Чому гугл переклав як - Sie sind ein Junge?

    I suppose Google wanted to be polite.

    We don't usually use Sie with children, though.

    Google Translate isn't actually intelligent -- don't trust it.


    The thing is kinda hard cause of confusion.

    • 2463

    What part has you confused? If you ask specific questions, we can help.


    how the f*uck i know when is junge or kind? HelP


    boy = Junge

    child = Kind

    They don't mean the same thing. A girl is a child but a girl is not a boy.

    Also, kind (with small k) is not a German word, and junge with small j means "young".

    Please pay attention to the capitalisation; it's part of proper spelling.


    why we cant use 'ihr seid' in this statement for 'you are'?

    • 2463

    "Ihr" is the plural "you" and this statement "You are a boy" is clearly singular.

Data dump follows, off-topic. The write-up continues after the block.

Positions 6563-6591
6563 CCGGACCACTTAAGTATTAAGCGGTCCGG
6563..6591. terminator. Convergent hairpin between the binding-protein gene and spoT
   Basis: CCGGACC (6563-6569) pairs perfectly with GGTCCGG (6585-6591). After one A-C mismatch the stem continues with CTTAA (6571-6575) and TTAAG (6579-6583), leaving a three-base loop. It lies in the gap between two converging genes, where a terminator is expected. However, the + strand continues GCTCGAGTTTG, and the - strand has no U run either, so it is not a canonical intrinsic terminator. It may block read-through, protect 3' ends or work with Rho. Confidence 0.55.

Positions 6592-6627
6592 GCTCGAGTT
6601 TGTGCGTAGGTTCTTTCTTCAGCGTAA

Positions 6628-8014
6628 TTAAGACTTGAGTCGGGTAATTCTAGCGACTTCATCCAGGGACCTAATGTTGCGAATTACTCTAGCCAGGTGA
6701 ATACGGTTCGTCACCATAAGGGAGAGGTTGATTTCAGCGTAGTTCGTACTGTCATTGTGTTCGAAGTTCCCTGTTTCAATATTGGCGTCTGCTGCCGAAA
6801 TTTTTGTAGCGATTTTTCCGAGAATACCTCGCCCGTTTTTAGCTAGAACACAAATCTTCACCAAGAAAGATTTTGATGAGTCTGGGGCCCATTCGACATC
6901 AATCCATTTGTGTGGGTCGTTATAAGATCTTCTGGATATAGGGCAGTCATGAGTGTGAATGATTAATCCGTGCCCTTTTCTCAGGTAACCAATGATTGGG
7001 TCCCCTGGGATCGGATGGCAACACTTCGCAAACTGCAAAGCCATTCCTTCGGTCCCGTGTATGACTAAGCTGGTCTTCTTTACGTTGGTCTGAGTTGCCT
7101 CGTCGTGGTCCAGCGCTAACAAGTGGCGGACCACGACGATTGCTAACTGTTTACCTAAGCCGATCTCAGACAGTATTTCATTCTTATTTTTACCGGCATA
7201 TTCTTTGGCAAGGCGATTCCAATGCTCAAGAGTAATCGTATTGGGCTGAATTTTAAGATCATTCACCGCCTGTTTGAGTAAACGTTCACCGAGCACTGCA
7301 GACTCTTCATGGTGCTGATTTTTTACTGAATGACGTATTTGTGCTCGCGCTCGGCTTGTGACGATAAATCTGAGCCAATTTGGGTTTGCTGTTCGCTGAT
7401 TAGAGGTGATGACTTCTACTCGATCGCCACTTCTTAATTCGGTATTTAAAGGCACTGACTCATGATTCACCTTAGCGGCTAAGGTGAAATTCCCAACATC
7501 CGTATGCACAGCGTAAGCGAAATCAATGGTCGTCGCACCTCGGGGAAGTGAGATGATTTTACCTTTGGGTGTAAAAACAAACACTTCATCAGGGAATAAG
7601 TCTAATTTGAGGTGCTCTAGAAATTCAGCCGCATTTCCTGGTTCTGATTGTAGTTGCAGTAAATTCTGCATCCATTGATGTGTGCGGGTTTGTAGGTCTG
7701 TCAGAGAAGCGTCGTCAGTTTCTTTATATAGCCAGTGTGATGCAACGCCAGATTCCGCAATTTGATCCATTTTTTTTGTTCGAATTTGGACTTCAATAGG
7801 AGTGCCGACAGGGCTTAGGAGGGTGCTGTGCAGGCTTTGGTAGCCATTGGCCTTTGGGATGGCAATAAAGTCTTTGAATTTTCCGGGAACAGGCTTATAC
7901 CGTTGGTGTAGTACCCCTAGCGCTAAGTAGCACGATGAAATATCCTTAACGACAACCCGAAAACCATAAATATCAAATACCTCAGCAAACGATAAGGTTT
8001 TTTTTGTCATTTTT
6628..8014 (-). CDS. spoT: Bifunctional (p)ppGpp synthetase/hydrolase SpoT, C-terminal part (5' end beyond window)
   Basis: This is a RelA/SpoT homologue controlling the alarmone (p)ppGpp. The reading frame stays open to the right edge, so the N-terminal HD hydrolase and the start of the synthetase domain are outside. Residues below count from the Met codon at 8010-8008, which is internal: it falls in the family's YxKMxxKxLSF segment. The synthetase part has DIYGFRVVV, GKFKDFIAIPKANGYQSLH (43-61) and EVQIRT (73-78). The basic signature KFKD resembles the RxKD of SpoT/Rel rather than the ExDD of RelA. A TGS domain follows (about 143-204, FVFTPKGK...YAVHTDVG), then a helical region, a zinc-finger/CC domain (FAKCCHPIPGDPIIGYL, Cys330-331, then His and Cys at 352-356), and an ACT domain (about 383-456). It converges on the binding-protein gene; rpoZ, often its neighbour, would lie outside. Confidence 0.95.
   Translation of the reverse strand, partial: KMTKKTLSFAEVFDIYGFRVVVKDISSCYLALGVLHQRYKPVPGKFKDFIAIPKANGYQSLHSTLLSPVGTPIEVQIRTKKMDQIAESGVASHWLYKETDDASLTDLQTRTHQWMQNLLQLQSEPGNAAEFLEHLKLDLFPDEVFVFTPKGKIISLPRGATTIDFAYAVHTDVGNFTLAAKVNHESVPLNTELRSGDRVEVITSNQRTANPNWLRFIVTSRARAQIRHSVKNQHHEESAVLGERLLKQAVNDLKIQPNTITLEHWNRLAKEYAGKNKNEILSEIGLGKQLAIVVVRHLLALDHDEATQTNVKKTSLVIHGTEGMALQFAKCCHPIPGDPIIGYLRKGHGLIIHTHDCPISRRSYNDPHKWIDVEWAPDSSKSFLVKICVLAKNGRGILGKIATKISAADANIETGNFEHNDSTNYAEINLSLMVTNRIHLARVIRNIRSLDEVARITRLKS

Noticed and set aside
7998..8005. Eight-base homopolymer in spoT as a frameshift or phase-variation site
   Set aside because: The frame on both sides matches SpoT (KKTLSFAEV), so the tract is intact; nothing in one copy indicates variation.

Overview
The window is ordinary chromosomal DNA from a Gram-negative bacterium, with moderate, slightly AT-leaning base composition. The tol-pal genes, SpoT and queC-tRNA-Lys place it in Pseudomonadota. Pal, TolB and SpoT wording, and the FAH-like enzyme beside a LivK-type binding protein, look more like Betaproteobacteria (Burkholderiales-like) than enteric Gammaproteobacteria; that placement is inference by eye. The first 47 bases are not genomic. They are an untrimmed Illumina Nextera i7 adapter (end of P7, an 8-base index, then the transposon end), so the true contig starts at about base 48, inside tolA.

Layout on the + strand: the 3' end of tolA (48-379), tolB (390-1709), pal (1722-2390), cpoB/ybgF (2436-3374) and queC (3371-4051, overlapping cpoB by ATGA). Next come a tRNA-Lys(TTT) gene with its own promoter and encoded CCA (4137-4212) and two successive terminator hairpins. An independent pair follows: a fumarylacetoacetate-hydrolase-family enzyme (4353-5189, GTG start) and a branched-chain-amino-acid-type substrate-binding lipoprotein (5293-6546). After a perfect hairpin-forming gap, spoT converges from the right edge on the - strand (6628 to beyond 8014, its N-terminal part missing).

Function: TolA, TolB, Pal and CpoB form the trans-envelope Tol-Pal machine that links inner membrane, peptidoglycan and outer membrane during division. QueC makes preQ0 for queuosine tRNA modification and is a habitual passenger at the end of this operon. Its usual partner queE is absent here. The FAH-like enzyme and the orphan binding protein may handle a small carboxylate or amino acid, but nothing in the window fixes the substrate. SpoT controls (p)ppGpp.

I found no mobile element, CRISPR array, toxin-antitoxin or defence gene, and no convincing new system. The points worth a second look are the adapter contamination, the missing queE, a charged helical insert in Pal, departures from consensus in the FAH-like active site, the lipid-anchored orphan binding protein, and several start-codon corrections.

Why not "einen"?

    • 2463

    "Einen" is accusative and we need nominative here. There is no direct object here. "Sein" is a verb of state, not a verb of action. It's simply equating the subject with the predicate.


    My phone's middle touch isnt working

    • 2463

    There's nothing anyone here can do about that.


    In German, " I " is Ich. You is Du. She is Sie. What about "He"?


    So when it says all nouns are capitalized in German does it actually mean ALL of them? Not just the proper nouns?


    Yup it means all the noun such as Mann(for man), Frau(for women), Katz(for cat), Kind(for child).


    I translated "You are a boy" as "Du bits ein Kind", instead of "Du bist ein Junge". Aren't both answers right?


    'Du bist ein Kind' means 'You are a child,' not 'You are a boy.'